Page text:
An Unsettling God is a refinement of a few chapters in Brueggemann’s Theology of the Old Testament. The thesis of this book is stated succinctly in the preface:
“The big idea of this book (that echoes the big idea of the Old Testament) is that the God of ancient Israel (who is the creator of heaven and earth) is a God in relationship, who is ready and able to make commitments and who is impinged by a variety of ‘partners’ who make a difference in the life of God. (pg. xi)”
Instead of seeing God as an impersonal force as in some religious belief systems, or as an unmovable mover as in typical Christian scholastic theology, Brueggemann asserts that the God of the Hebrew Bible is a “fully articulated personal agent” (pg. 2) who is an “available agent who is not only able to act but is available to be acted upon.” (pg. 9) This idea is further explicated by examining Yahweh’s dialogical relationships with four key partners: Israel, the individual human, the nations, and all of creation.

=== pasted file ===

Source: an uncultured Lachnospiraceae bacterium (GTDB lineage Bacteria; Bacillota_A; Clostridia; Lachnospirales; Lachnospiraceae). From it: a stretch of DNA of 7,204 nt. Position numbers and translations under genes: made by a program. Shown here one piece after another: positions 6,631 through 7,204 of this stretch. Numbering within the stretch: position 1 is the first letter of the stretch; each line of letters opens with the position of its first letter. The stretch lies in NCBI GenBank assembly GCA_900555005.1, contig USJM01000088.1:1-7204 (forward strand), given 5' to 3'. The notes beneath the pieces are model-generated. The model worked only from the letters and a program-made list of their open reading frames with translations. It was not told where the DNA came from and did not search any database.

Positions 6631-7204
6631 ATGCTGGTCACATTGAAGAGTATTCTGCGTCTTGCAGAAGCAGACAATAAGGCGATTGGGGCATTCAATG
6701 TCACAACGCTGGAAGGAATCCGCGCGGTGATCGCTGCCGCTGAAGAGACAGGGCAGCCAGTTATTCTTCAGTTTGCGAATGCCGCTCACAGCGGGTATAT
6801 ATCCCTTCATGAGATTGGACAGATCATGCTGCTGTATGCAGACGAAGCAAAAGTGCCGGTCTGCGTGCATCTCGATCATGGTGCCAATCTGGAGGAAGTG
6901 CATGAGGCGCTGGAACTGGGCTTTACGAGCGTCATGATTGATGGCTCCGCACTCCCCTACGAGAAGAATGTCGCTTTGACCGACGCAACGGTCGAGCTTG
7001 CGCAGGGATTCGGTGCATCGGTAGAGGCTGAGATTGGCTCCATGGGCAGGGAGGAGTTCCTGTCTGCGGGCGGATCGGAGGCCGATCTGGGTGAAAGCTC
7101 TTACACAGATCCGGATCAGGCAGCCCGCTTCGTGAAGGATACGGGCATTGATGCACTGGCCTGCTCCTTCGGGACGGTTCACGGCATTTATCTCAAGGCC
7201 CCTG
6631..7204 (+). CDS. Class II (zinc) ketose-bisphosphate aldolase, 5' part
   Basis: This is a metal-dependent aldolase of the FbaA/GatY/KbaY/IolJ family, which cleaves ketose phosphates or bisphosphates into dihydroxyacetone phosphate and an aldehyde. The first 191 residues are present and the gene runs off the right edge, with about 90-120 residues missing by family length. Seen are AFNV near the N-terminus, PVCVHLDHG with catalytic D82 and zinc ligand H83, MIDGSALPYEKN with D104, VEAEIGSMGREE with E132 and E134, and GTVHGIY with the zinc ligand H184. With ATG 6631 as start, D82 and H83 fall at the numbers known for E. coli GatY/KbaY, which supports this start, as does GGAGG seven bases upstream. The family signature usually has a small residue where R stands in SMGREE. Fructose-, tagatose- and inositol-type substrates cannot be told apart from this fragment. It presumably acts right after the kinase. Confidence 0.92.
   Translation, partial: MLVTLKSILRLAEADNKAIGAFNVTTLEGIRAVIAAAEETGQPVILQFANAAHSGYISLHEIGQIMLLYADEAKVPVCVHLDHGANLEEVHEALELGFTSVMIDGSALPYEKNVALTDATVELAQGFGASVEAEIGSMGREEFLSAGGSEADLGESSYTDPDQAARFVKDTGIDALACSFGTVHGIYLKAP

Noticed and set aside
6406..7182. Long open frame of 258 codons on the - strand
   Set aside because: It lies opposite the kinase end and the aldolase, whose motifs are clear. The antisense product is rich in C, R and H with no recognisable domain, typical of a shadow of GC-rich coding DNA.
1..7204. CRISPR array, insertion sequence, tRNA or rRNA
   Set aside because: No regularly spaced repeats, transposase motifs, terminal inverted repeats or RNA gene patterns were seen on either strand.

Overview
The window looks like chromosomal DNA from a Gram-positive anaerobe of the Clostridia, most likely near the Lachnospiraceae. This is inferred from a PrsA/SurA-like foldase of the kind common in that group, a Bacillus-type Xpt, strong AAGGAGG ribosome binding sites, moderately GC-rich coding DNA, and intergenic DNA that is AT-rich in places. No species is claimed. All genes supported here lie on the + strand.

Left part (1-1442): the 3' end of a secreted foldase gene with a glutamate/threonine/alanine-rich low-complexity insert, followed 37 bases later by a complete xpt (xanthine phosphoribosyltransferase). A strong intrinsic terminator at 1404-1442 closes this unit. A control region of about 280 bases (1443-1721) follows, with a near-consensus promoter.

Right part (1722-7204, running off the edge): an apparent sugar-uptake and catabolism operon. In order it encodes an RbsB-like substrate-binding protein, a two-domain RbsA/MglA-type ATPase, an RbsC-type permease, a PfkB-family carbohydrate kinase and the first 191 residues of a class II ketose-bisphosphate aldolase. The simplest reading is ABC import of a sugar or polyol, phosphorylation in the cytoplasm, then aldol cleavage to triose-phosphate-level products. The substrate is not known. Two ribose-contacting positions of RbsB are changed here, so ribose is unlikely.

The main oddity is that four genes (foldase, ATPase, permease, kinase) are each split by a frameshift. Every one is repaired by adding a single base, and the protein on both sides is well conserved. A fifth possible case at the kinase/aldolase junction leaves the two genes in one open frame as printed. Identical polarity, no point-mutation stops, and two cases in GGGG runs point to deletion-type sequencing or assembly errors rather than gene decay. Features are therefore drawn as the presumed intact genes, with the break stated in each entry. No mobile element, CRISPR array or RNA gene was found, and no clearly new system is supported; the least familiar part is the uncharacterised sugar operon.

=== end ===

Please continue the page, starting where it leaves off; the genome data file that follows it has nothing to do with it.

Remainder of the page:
I find this refreshing in some ways – it shows the dynamic aspect of our relationship with God – that in God’s dealing with us, not everything is static (except of course his lovingkindness and covenant faithfulness to us, despite us). I like knowing our relationship with the Lord is a dynamic one is that there is some give and take and while God has absolute sovereignty over all things, I think he limits himself in someways to include human agency in carrying out his will an purposes in redemptive history. Some of my thinking about the Bible and how it is to be read and understood has been going through some development lately – its been an interesting journey to say the least! 🙂